There is nothing wrong with having fun in the safe, flagged shallow waters. But with each passing year, this has become an increasing frustration, and I have watched the freedom and space enjoyed by the ‘real’ surfers in the line-up with a jealous eye. No matter how deep I have dared venture, with as I said, one parental eye on my daughter, I would still end up with some over-excited blob of a child and his foam board hitching a ride on my back, or have some idiot father recklessly shove his offspring into the face of the oncoming surf – and myself- in an inflatable dinghy. Time and again I would have to bring up the nose of my board mid-ride to prevent crashing into some lumpen paddling holidaymaker with several shivering toddlers in tow. This was all so far removed from that first time years ago when I had first properly caught a wave and shrieked aloud with delight at the sheer speed and energy that propelled me. This was not the being at one with nature that I sought; nor the serenity and meditative inner peace to be found from deep bonding with the Ocean. I was NOT stoked.
‘Seventh Wave’ Porthmeor. Acrylic on canvas
And yet, on that last summer holiday I still went in the Ocean each day. Our cottage was yards away from the beautiful surfing beach, and I would sneak out each morning at dawn with a mug of tea (whilst SHE festered under the duvet) to wander the, as yet, empty beach, trying to assess the wave quality and watching the few committed surfers already out. I learnt to ‘get in’ early on in the day or later in the evening, missing out on the daytime summer hordes. But time was running out. On the afternoon of the last day of our trip my desperation was manifest. I had loose plans to return in the autumn, but nothing was guaranteed. This could be my last chance for a while. It was overcast, chilly and softly raining Cornish ‘mizzle’. I persuaded the girl onto the beach, book ever present in hand, but not into the water. She sat huddled in the meagre shelter of black granite rock wrapped in a towel and my hoody whilst her mother played in the water. And I never did have so much fun. But I still passed the surf school on the way back and enviously eyed the young students, with all their years of practice and potential ahead of them.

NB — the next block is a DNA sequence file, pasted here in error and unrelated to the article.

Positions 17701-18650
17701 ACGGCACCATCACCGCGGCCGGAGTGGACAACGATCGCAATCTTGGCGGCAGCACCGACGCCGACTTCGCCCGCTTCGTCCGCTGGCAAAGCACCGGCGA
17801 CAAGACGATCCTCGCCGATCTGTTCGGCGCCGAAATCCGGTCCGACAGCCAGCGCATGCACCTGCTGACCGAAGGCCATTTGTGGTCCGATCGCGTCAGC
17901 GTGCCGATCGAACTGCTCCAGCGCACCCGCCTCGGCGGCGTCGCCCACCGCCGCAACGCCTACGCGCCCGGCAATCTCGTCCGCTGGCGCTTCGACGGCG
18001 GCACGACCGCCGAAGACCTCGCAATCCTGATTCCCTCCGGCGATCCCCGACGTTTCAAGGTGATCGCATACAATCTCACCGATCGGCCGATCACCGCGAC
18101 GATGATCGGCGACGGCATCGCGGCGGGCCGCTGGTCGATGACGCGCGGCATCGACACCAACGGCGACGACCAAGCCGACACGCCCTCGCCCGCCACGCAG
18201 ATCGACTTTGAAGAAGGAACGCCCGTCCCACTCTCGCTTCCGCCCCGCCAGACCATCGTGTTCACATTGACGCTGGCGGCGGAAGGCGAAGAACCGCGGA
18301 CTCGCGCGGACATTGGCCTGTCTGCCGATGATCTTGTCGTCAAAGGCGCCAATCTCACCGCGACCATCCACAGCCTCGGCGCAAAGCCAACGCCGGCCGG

And so what’s stopping me, apart from location? As I said, I may harbour a disproportionate fear of the Ocean caused in some part by an overprotective mother whose advice to my sisters and I when we went swimming would be ‘stay in your depth’, and the rather more succinct ‘Don’t drown’. And yet perversely, the lure is there. I spent most of the first eight years of my life growing up ‘where the Mountains of Mourne sweep down to the sea’, and so did we; in great gangs of children after school to frolic, unguarded and un-chaperoned (aside from the remonstrance of ‘Don’t drown’ fresh in our ears) in the waves. And despite many years of enforced land-lubbery, the call ‘to go down to the seas again’ is still strong.
So perhaps it is just the age thing. I should say right here, and joking aside, that I do not believe age in itself to be a deterrent (if you start to think like that you would never try anything new, ever). But fitness, now that’s another matter. I am fit enough to hike twenty miles up and down cliff paths with a heavy rucksack on my back without collapsing in a quivering, vomiting heap. And I have always been pretty flexible; but strength? Agility? Of these I am not so sure. In truth, I will probably never stand up on a surf board, but I can at least prepare the way by improving my swimming; by losing those extra pounds, and by practicing pop-ups on the yoga mat. And who knows, small steps may lead to bigger waves… Until then, I shall continue to paint the sea; to photograph it and write about it. I shall paddle vicariously on the shoreline of surfing, where longing is a contrary pleasure in itself.
And I do have one small advantage over ‘real’ surfers. When it’s flat, I am not left climbing the walls. I just go for a swim…